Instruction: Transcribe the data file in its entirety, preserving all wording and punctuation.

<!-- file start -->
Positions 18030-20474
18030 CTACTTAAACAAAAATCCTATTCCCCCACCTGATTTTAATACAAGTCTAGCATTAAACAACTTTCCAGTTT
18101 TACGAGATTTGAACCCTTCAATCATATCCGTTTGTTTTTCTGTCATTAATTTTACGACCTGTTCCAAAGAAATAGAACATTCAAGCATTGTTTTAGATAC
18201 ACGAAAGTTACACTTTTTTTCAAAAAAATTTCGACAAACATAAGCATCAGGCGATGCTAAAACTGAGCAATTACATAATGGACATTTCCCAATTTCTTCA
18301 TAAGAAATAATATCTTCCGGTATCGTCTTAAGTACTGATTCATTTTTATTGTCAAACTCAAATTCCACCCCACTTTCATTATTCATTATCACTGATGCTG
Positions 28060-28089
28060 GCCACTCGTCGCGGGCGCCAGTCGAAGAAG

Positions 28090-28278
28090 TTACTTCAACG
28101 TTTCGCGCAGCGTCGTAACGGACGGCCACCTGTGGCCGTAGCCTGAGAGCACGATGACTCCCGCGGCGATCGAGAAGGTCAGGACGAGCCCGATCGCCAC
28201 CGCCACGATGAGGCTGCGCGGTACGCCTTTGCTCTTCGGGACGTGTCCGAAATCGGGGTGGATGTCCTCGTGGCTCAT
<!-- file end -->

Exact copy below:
Positions 18030-20474
18030 CTACTTAAACAAAAATCCTATTCCCCCACCTGATTTTAATACAAGTCTAGCATTAAACAACTTTCCAGTTT
18101 TACGAGATTTGAACCCTTCAATCATATCCGTTTGTTTTTCTGTCATTAATTTTACGACCTGTTCCAAAGAAATAGAACATTCAAGCATTGTTTTAGATAC
18201 ACGAAAGTTACACTTTTTTTCAAAAAAATTTCGACAAACATAAGCATCAGGCGATGCTAAAACTGAGCAATTACATAATGGACATTTCCCAATTTCTTCA
18301 TAAGAAATAATATCTTCCGGTATCGTCTTAAGTACTGATTCATTTTTATTGTCAAACTCAAATTCCACCCCACTTTCATTATTCATTATCACTGATGCTG
Positions 28060-28089
28060 GCCACTCGTCGCGGGCGCCAGTCGAAGAAG

Positions 28090-28278
28090 TTACTTCAACG
28101 TTTCGCGCAGCGTCGTAACGGACGGCCACCTGTGGCCGTAGCCTGAGAGCACGATGACTCCCGCGGCGATCGAGAAGGTCAGGACGAGCCCGATCGCCAC
28201 CGCCACGATGAGGCTGCGCGGTACGCCTTTGCTCTTCGGGACGTGTCCGAAATCGGGGTGGATGTCCTCGTGGCTCAT